Taking a prescription medication to treat an illness that comes with a list of severe side effects and only has a 50/50 chance of working to help lower symptoms doesn't sound like a good line of defense for treating mental illness in America.
Treatment for anxiety, the most commonly diagnosed mental disorder, is even worse. Many anxiety sufferers are prescribed benzodiazepines or antidepressants to treat their symptoms. The problem with benzodiazepines is that they are not intended for long-term use. In fact, after taking a benzo daily for as long as one month they become physically addictive, and withdrawals can cause seizures and death.
Perhaps these are the reasons so many millions of people suffer from poor mental health while remaining untreated each year. But does it have to be this way? Certainly, there must be a better alternative for treating mental illness outside of taking a prescribed medication.
The Solution: Micronutrients
One solution for enhancing mental health that's been researched in recent years is the use of micronutrients for treating mental illness. What are micronutrients you ask? Micronutrients are the key elements needed by organisms to function. Micronutrients are responsible for good physiological health, and we as humans require a certain amount of key vitamins and minerals to perform at our optimal level of health, just like any plant or animal.
Perhaps the problem is with our society, as a large majority of people are not getting an adequate amount of required micronutrients in their diets on a daily basis. We are always on the go, and we eat more for pleasure and convenience than for fuel, and this has a direct effect on the way we feel. As our relationship with food has changed over the years so has our health. A majority of us are lacking the essential vitamins, minerals, amino acids and essential fatty acids we need to be our best. This balance of nutrition is a key component to our health that's been lacking in our mainstream culture.
Several scientists have researched the impact of key micronutrients required to sustain optimal health in humans and found these supplements to have a positive impact on the mental health of participants. Research has been conducted on the impact of micronutrients on both children and adults who suffer from ADHD, psychosis, mood disorders such as depression, bipolar II, trauma, smoking addiction, and anxiety. The research findings were unanimous. Essential micronutrients showed significant improvements in the mental health of participants.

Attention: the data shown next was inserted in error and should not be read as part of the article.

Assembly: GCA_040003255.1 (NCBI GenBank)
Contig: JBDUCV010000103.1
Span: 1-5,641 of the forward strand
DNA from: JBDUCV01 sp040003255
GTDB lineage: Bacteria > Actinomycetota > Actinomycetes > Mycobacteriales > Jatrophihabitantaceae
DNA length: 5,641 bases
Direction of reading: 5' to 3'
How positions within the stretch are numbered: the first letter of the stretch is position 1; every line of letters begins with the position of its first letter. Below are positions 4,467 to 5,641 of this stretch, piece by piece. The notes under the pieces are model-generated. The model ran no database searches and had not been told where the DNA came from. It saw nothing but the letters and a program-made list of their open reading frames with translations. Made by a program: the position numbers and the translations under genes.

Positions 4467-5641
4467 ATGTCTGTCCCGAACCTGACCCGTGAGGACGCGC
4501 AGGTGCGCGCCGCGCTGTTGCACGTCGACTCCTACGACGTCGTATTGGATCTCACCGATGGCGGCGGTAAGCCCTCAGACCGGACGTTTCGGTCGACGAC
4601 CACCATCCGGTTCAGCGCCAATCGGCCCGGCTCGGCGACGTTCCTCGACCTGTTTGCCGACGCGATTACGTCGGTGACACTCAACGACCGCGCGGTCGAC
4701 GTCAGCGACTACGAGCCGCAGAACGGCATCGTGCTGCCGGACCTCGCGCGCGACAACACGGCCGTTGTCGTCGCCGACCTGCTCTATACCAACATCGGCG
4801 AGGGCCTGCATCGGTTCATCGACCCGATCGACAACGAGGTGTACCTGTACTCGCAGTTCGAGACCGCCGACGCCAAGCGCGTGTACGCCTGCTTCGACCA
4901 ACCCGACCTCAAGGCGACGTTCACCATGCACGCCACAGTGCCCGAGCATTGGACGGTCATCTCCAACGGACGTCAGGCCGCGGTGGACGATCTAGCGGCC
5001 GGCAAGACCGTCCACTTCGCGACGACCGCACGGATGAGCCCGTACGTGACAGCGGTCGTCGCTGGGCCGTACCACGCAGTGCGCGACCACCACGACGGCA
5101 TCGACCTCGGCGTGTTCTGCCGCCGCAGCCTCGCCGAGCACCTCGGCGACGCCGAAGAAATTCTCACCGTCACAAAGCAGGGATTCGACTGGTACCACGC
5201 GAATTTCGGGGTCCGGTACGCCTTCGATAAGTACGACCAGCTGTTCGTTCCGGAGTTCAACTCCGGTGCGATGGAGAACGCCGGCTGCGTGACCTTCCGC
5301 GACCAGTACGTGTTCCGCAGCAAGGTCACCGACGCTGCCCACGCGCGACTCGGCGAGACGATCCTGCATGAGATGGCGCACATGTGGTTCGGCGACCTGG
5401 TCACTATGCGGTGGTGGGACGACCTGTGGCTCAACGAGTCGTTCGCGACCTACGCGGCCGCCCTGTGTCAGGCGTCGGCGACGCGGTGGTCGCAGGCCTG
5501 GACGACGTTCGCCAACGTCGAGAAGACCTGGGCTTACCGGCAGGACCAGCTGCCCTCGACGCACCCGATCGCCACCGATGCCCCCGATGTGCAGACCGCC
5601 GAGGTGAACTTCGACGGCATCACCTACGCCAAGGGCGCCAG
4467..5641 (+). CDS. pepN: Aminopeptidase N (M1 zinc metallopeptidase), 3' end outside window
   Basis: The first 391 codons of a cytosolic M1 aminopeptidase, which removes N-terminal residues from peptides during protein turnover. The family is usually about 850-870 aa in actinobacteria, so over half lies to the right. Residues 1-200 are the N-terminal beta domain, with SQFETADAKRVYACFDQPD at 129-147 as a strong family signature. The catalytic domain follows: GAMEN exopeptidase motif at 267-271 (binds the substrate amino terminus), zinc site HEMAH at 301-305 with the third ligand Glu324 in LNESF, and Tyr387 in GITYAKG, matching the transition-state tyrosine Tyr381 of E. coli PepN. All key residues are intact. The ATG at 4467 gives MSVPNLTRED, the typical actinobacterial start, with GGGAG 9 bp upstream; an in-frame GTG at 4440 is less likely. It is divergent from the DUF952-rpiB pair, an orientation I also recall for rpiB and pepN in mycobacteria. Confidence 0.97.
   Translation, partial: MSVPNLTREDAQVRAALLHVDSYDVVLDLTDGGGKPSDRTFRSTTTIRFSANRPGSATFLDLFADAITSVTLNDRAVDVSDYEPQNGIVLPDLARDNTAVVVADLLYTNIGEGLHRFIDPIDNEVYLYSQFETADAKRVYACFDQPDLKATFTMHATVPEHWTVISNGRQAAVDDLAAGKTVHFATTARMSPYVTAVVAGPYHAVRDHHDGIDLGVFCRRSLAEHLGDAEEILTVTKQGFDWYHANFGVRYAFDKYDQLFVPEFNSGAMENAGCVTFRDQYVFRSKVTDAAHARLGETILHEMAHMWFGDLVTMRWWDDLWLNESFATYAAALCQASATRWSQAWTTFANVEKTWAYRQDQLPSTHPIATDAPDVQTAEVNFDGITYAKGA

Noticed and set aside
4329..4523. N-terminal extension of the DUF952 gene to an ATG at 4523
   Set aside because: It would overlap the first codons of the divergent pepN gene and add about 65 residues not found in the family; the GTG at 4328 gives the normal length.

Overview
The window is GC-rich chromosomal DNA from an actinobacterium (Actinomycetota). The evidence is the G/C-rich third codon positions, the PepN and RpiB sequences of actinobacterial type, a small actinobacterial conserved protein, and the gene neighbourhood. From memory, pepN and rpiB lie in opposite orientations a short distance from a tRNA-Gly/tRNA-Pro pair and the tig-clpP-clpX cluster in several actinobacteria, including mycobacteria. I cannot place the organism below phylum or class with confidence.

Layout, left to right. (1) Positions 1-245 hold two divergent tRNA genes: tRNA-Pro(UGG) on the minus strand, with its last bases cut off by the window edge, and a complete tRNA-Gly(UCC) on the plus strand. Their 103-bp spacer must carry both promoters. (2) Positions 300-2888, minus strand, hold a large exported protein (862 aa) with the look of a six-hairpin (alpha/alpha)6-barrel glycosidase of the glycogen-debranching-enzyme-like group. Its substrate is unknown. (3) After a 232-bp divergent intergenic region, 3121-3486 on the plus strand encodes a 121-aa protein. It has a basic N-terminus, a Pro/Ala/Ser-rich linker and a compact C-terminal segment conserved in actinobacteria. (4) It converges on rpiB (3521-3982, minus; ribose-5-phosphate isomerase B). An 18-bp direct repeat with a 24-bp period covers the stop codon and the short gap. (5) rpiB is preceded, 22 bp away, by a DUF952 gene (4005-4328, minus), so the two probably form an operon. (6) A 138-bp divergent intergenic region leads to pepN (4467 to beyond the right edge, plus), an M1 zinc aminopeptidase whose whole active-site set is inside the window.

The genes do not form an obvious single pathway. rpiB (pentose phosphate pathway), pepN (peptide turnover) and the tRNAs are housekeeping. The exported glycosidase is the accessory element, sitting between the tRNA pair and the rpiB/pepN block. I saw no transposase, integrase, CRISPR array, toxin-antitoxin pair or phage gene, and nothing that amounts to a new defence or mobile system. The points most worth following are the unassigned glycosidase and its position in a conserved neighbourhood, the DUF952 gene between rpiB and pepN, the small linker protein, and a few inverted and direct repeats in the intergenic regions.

Right now you might be wondering where to find the micronutrients that were used in these studies. The researchers all developed their own formulas containing the key nutrients needed for healthy functioning. If you really wanted to you could look up the micronutrients used in the studies and try to replicate them yourself in your diet and with supplements, but it is going to be very difficult and, quite frankly, pretty exhausting.
Another route is to find a supplement with the right balance of key micronutrients. This is where the search can get tricky. Many manufacturers cannot create the formulas exactly as needed, and have to leave some ingredients out, causing many supplements on the market to be created unequally.
We recommend trying our Focus Essentials formula, as we've crafted a supplement that's remained uncompromised by manufacturers' limitations. We do not believe that the quality of your mental health should be compromised in order for us to save some money on manufacturing costs. Therefore, we did not give up until we found someone who would produce this formula for us—investing more than the industry standard to deliver a supplement that truly contains everything the body and mind needs for improved mental health and clarity.
I challenge you to try a bottle and give your mind some relief. There's nothing to lose if it doesn't work for you. If you try a 30 day supply and don't feel any improvements, you'll get your money back.